5. Let me now talk about some specific policies. I will begin with policies focused primarily on stability, then discuss policies designed to increase growth, and continue with policies designed to reduce inequality and poverty. But I would emphasize that these polices are mutually reinforcing.

6. I will begin with fiscal policy. A commitment to sound public finances and success in bringing budgets under control have been among the major achievements of the past decade in Latin America. But in a number of countries, government spending has increased recently in a way that is disturbingly similar to previous expansions. For the sake of macroeconomic stability and to avoid crowding out private sector credit, spending should be restrained. This is not to say that spending increases are never justified. In fact, effective spending on infrastructure, on education, and on the social safety net is very important. But governments should keep in mind the need to avoid painful reversals, and should look to reallocate spending from less productive programs before they increase overall spending levels. It is also important to reduce overall debt levels. Public debt in the region has fallen to about 50 percent of GDP this year, from highs of about 65 percent of GDP in 2002. But the debt level is still as high as it was in 1999-2000—the years immediately preceding the crises in Latin America. Reducing public debt would also give governments more room to follow a counter-cyclical fiscal policy in the event of an economic slowdown.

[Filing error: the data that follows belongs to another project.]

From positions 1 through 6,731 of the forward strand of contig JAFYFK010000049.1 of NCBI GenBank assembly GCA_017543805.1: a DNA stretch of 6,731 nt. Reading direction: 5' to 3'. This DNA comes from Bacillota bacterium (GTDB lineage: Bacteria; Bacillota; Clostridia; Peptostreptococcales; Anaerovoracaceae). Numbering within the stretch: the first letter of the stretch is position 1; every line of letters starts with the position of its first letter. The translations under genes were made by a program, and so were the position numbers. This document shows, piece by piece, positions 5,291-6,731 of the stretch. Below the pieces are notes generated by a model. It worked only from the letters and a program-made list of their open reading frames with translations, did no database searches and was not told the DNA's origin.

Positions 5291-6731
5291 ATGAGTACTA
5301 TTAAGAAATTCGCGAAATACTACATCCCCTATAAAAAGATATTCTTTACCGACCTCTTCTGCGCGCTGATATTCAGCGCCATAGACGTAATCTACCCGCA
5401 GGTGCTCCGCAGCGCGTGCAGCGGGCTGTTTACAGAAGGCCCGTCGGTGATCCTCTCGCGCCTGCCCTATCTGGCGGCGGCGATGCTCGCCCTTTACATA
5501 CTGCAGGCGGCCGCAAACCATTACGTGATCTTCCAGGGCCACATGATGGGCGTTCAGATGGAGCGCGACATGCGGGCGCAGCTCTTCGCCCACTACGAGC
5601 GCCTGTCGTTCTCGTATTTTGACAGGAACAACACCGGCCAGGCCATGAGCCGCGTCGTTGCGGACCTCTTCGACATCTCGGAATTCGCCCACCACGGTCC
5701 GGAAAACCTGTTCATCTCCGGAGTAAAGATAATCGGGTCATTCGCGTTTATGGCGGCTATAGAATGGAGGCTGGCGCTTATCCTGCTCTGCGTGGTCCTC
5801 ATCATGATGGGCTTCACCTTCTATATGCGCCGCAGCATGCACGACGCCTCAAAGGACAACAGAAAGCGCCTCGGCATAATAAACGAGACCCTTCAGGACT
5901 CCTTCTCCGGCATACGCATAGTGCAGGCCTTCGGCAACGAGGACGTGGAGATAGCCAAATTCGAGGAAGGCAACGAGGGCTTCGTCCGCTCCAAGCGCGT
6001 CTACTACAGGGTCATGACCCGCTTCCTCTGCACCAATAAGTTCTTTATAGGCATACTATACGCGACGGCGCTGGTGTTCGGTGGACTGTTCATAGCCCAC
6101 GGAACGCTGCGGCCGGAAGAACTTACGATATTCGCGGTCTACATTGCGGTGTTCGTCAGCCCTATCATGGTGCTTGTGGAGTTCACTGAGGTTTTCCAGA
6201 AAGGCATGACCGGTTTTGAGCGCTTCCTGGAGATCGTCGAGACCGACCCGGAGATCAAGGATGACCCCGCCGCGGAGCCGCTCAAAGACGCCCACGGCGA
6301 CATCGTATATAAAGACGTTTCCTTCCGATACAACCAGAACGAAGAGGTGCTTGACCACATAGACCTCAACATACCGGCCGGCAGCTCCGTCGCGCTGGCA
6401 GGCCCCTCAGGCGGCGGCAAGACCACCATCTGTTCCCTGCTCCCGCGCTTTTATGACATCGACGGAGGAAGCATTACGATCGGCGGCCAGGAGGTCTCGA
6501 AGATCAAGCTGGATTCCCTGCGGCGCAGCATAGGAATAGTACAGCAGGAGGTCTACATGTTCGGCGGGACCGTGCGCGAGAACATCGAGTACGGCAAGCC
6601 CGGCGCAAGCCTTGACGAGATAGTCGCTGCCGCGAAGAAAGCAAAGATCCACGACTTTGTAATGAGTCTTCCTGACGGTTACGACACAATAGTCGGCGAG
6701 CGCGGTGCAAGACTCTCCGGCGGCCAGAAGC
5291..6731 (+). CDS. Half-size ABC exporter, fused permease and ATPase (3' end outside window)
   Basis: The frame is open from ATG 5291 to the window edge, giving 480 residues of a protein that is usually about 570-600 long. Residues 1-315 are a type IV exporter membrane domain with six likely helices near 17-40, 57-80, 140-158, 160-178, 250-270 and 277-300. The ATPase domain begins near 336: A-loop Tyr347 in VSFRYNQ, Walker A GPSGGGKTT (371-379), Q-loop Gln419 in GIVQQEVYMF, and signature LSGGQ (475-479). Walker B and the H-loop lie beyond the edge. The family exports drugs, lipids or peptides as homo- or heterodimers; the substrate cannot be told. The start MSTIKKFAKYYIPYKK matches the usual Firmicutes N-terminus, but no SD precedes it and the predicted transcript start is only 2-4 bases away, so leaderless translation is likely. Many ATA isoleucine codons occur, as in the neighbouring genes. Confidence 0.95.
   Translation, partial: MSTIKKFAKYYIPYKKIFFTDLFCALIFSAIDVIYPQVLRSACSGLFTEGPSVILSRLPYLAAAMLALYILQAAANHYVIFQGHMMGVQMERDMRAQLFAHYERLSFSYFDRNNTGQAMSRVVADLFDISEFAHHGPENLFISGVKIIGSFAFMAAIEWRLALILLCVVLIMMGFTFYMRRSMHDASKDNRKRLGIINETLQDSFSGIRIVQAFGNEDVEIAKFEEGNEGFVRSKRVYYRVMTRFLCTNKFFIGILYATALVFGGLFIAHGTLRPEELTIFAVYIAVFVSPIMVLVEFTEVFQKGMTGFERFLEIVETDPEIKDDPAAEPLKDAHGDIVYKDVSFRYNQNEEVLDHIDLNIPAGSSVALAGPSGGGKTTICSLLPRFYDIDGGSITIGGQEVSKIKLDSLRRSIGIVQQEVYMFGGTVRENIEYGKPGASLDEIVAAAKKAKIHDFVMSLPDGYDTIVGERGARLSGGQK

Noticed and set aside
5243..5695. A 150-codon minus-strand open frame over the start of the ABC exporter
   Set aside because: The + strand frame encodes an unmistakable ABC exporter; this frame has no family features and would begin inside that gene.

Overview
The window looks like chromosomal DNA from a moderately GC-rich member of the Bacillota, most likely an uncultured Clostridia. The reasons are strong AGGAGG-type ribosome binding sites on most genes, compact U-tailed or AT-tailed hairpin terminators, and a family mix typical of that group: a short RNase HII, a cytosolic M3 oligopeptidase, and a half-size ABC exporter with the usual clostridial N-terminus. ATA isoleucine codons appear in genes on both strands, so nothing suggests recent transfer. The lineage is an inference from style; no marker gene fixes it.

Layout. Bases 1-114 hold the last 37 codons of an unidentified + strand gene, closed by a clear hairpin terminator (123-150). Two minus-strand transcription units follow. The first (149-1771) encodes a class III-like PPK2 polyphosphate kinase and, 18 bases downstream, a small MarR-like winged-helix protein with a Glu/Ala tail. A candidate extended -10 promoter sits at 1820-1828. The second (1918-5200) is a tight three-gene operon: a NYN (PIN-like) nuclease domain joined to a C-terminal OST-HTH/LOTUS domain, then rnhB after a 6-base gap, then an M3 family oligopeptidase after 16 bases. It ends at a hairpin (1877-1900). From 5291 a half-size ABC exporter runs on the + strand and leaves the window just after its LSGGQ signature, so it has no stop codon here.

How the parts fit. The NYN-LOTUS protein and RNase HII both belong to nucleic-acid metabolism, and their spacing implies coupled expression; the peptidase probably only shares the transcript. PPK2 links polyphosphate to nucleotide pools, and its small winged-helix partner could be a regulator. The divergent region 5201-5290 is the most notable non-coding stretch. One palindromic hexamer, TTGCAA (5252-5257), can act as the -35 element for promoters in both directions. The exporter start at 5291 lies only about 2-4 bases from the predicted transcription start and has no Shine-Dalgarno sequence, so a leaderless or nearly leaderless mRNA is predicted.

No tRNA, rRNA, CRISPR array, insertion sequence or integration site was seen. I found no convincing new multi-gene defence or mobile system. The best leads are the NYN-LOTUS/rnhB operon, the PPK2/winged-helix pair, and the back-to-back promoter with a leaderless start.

7. It is also important that budgets be made more flexible in many countries. Today, too much expenditure is mandatory; too much revenue is earmarked for specific purposes. And while overall revenue levels are not out of line with the rest of the world, there is a need to broaden tax bases in many countries. Eliminating tax exemptions and improving tax administration, rather than increasing tax rates, should be the priority.

8. Fiscal policies can also promote growth. For example, within government budgets there is scope to reallocate spending toward capital expenditure. Capital spending has fallen as a proportion of total government spending in Latin American countries. More investment of high efficiency will be needed in order for the region to raise potential growth and to compete with other dynamic emerging markets.

9. Moving beyond fiscal policy, there are a number of structural reforms which governments can pursue that will promote growth. Improving the level of skills and education in the region would obviously help. So would policies that increase openness to trade and competition. For example, many countries could benefit from efforts to lower barriers to entry and the cost of doing business, improve regulatory frameworks, attract foreign direct investment, and reduce barriers to trade in services.